23. Yannis Vlamos (, (2017). Look 67, Spring 2018 Menswear Gucci. Vogue. Please see: []. Accessed 19 February 2019.

  24. Yannis Vlamos (, (2016). Look 6, Spring 2017, Menswear, Thom Browne. Vogue. Please see: []. Accessed 19 February 2019.

  25. Yannis Vlamos (, (2016). Look 3, Spring 2017 Menswear, Gucci. Vogue. Please see: []. Accessed 19 February 2019.

  26. Kim Weston Arnold (, (2017). Look 35, Spring 2018 Menswear, Paul Smith. Vogue. Please see: []. Accessed 19 February 2019.

  27. Yannis Vlamos (, (2014). Look 36, Spring 2015, Menswear, Paul Smith. Vogue. Please see: []. Accessed 19 February 2019.

  28. Yannis Vlamos (, (2016). Look 11, Spring 2017 Menswear, Thom Browne. Vogue. Please see: []. Accessed 19 February 2019.

  29. Yannis Vlamos (, (2017). Look 29, Spring 2018 Menswear Dior Men. Vogue. Please see: []. Accessed 19 February 2019.

  30. Yannis Vlamos (, (2017). Look 87, Spring 2018 Menswear, Gucci. Vogue. Please see: []. Accessed 19 February 2019.

  31. Marcus Tondo (, (2015). Look 21, Fall 2015 Menswear, Ermenegildo Zegna. Vogue. Please see: []. Accessed 19 February 2019.

  32. Yannis Vlamos (, (2017). Look 20, Spring 2018, Menswear Louis Vuitton. Vogue. Please see: []. Accessed 19 February 2019.

  33. Yannis Vlamos (, (2017). Look 85, Spring 2018 Menswear Dolce & Gabbana. Vogue. Please see: []. Accessed 19 February 2019.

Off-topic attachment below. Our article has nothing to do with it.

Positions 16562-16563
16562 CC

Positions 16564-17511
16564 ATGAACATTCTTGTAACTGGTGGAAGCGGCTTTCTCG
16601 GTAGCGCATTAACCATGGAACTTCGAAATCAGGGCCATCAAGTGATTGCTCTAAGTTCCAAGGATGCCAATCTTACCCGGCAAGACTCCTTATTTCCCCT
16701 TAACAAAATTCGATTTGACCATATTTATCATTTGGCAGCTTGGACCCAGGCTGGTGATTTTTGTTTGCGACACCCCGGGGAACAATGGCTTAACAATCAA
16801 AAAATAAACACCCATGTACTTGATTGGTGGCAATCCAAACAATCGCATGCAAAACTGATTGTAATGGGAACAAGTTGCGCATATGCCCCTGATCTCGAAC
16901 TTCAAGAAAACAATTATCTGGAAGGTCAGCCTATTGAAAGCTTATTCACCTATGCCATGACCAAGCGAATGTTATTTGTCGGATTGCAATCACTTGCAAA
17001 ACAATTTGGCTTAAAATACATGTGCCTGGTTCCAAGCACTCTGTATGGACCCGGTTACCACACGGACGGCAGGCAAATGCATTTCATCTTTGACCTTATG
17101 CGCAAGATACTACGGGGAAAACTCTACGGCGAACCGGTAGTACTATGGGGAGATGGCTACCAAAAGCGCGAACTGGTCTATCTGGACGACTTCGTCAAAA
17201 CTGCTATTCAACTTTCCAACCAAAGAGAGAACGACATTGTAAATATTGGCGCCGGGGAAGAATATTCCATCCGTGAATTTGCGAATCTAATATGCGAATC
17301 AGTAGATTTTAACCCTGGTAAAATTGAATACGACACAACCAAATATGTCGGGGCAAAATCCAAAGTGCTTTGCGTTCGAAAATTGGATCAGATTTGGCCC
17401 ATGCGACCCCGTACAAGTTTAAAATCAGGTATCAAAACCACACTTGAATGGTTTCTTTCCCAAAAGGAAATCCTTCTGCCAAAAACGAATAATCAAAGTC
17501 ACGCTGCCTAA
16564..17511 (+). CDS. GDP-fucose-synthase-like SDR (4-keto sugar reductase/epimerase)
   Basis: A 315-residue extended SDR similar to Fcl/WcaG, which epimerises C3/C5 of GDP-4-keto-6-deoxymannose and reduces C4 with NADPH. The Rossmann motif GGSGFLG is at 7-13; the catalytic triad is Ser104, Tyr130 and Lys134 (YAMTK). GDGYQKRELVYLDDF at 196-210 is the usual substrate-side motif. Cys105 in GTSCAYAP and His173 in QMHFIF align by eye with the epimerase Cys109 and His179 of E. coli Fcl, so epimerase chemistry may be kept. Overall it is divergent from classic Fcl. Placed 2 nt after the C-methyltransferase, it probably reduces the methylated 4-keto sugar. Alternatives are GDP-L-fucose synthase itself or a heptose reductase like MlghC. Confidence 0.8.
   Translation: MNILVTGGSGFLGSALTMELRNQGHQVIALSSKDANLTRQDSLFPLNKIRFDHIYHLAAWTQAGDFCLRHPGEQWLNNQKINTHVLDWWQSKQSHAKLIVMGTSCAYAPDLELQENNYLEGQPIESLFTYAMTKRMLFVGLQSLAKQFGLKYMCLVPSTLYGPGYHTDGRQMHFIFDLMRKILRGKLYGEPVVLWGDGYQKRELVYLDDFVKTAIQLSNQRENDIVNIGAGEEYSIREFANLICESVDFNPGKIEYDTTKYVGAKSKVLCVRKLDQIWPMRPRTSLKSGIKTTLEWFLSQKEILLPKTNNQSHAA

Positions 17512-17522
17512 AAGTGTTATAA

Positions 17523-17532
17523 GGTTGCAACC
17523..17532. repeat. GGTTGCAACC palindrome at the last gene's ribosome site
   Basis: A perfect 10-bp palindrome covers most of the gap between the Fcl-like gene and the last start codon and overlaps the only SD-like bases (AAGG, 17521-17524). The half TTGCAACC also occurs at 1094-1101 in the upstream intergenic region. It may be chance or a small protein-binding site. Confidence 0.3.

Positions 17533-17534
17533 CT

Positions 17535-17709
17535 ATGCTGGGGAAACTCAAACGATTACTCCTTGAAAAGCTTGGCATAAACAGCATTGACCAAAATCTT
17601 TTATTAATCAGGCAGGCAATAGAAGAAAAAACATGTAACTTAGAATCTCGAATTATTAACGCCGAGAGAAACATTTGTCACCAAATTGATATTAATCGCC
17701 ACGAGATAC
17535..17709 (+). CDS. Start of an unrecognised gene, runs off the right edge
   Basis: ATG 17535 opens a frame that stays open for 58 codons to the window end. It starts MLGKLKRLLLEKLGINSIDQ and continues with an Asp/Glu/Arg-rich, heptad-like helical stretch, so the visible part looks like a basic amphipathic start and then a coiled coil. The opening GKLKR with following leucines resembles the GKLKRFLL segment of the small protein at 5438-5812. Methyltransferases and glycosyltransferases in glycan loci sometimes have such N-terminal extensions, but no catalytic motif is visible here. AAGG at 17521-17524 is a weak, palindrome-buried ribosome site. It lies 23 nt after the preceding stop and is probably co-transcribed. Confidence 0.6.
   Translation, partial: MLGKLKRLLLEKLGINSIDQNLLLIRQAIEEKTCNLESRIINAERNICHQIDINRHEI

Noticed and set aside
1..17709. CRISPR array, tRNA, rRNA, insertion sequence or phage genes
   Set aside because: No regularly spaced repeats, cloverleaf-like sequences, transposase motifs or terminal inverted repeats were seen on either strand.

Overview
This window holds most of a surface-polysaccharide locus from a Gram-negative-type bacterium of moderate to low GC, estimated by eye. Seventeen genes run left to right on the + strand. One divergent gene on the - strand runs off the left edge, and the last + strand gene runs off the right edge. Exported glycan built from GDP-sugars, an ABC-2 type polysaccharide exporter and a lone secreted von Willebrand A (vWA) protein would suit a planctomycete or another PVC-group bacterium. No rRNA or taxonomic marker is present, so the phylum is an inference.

34. Yannis Vlamos (, (2014). Look 45, Spring 2015 Menswear, Dior Men. Vogue. Please see: []. Accessed 19 February 2019.

  35. Yannis Vlamos (, (2015). Look 26, Fall 2015, Menswear, Dolce & Gabbana. Vogue. Please see: []. Accessed 19 February 2019.

  36. Courtesy of Alexander McQueen, (2017). Look 24, Fall 2017 Menswear, Alexander McQueen. Vogue. Please see: []. Accessed 19 February 2019.

  37. Kim Weston Arnold (, (2017). Look 39, Spring 2018 Menswear, Alexander McQueen. Vogue. Please see: []. Accessed 19 February 2019.

  38. Courtesy of LeRoy Grannis, (2016). Look 21, Spring 2017 Menswear, David Hart. Vogue. Please see: []. Accessed 19 February 2019.

  39. Yannis Vlamos (, (2016). Look 17, Spring 2017 Menswear, Louis Vuitton. Vogue. Please see: []. Accessed 19 February 2019.

  40. Yannis Vlamos (, (2014). Look 3, Spring 2015 Menswear, Paul Smith. Vogue. Please see: []. Accessed 19 February 2019.

  41. Yannis Vlamos (, (2017). Look 42, Fall 2017 Menswear, Dior Men. Vogue. Please see: []. Accessed 19 February 2019.

  42. Marcus Tondo (, (2017). Look 14, Spring 2018 Menswear, Ermenegildo Zegna. Vogue. Please see: []. Accessed 19 February 2019.

  43. Yannis Vlamos (, (2017). Look 67, Spring 2018 Menswear, CALVIN KLEIN 205W39NYC. Vogue. Please see: []. Accessed 19 February 2019.



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Professor Bongsoo Lee, the dean of Journalism School, Semyung University, Korea, contributed by teaching professional writing skills to HRL. The authors would also like to sincerely thank In Young Hur (Ph.D. candidate at MIT, Massachusetts); Rebecca Huckstep and Roberta Gorin-Paracka (Both holding a MA in Decorative Arts, Design History and Material Culture, from Bard Graduate Center, NY) for their tremendous help in proofreading the manuscript.


This work was supported by BK21 Plus project of the National Research Foundation of Korea Grant funded by the Korean Government.

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HRL originated the research idea. HRL carried out the research and drafted the first manuscript. JK and JH helped with interpretation. All authors read and approved the final manuscript.

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Correspondence to Jisoo Ha.

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Lee, H.R., Kim, J. & Ha, J. ‘Neo-Crosssexual’ fashion in contemporary men’s suits. Fash Text 7, 4 (2020).